Mililani's defense may not be as heralded as Kahuku's, but played impressively in the title game. Kaimana Padello led the way with seven tackles, three tackles for loss and a sack, and the Trojans front line limited big gains in the run game all night. Specifically, only four runs went for 10 yards or more out of a possible 52 carries. What's more, 31 carries gained three yards or less, and 18 rushes went for one yard or less.

Now lets take a look at the Rams and Bulldogs.

Radford's triple threat of Ace Faumui, Kodi Ongory-Mathias and Blaise Manabe accounted for 275 of the Rams' 345 total yards. The one-two power punch of Faumui and Ongory-Mathias commands respect in the interior, leaving the edges vulnerable to the speedy Manabe in a change-of-pace role. Speaking of Manabe, the Rams would be well served to continue to find ways to get him the ball, period. The 5-foot-9 all-purpose may very well be the only player in the state to have a touchdown as a passer, runner, receiver and returner, and needs to be in the double-digit touch range down the stretch.

The Bulldogs were held to just 43 yards of rushing, but it wasn't for a lack of effort, in particular by running back Billy Masima. The 6-foot-2, 215-pound junior consistently avoided first contact tackles and display great vision and burst. The 72 yard total marked just the second time as a starter that Masima was held under 100 yards.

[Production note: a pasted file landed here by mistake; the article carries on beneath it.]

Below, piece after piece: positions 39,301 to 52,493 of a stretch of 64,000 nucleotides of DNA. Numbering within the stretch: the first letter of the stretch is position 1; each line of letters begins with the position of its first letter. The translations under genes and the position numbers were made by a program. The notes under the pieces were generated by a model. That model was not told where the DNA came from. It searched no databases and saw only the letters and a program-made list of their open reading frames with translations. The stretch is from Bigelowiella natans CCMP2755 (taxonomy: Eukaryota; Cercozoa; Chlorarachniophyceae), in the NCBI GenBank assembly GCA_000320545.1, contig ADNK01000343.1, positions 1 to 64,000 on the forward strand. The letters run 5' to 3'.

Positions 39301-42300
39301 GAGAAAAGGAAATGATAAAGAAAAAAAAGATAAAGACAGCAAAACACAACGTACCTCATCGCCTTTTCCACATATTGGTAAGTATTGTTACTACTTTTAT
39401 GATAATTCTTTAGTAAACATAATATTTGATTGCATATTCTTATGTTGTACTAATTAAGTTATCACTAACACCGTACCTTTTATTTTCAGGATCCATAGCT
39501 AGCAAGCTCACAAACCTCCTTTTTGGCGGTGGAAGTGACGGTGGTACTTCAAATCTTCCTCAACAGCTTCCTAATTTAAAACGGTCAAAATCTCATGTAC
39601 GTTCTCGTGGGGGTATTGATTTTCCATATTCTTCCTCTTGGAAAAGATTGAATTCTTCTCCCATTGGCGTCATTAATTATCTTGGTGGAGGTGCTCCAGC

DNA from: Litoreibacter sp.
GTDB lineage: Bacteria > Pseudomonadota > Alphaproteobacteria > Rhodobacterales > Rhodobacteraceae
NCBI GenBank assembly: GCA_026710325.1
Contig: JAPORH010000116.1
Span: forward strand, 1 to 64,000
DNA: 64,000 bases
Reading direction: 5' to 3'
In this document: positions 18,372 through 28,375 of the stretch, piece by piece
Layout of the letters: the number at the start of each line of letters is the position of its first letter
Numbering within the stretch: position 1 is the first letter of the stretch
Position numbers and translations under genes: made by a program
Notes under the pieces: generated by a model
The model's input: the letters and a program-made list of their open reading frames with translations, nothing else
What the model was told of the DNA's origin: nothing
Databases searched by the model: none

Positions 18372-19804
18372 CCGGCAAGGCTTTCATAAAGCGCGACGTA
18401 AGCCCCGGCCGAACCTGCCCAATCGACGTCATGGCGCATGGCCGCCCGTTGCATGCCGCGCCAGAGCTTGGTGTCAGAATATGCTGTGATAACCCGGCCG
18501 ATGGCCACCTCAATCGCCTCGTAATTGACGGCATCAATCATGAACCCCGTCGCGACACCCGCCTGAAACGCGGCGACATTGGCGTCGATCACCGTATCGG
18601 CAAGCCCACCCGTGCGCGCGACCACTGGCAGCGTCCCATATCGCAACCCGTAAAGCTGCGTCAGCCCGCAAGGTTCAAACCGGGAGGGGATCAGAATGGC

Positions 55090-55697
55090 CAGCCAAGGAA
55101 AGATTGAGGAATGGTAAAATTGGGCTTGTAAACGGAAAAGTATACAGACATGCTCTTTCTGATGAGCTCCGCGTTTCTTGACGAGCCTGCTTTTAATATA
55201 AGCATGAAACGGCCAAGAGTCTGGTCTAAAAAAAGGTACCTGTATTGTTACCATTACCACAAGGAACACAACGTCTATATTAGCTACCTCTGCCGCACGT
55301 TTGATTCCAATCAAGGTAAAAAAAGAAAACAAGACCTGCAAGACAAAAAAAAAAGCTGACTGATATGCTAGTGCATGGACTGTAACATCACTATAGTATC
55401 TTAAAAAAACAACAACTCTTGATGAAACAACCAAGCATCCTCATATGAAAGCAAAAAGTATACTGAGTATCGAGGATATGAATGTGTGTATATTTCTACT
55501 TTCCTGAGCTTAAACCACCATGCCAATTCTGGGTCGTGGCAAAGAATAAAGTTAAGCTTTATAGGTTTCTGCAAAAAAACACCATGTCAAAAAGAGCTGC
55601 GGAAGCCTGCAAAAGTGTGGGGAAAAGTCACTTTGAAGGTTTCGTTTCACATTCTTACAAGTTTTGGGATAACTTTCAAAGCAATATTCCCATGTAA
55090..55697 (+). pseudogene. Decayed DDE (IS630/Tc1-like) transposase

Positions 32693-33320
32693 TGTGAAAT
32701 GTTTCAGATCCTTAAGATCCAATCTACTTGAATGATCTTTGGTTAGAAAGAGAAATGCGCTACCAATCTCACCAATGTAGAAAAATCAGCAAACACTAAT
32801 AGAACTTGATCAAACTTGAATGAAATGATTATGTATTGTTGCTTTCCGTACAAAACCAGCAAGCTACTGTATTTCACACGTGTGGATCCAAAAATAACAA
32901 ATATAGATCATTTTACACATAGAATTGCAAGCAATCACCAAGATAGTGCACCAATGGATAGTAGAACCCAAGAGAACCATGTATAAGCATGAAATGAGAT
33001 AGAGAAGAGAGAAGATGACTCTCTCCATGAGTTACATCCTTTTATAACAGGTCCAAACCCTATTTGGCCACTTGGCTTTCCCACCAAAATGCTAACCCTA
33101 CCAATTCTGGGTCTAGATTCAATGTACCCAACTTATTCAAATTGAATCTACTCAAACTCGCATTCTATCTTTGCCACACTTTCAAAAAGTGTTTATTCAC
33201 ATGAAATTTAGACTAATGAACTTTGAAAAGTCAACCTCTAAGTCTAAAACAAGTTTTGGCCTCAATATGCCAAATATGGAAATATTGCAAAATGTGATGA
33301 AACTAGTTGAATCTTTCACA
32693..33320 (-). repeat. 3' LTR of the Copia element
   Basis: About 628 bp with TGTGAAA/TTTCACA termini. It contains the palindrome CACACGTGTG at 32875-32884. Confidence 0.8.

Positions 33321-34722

Rams quarterback Quintin Iriarte has had his share of struggles in the passing game, but to his credit, broke a streak of four straight games with two or more interceptions thrown, going 8 of 15 for 64 yards with no picks against the Bulldogs. His ability as a runner certainly is a nice bonus, and he was even the recipient of a touchdown pass on a nicely executed gadget play.

Kaimuki quarterback Keanu Pratt closed out the regular season with four straight games with a least two touchdown passes, nine in total, and averaged 170.5 yards through the air during that stretch. Of those nine passing scores, six of them were on gains of 40 yards or more, including connections of 65, 68, and 71 yards. Kaimuki is not afraid to take its chances deep, and just missed on a number of long balls against Radford. Look for the Bulldogs to continue to stretch the field against opponents come tourney time.

Radford's defense may not necessarily be as physically imposing as Kahuku's, and yes, I'm well aware of the Division I versus Division II argument, but the Rams have been just as stingy to opponents in terms of both yards and points allowed. In fact, the Rams have given up an average of just 86.2 yards per game, more than 40 yards less than the Red Raiders (129.8/game), and have allowed a measly 4.7 points per outing, just over a point more than Kahuku's 3.5 a contest.

Reach Brien Ing at [email protected].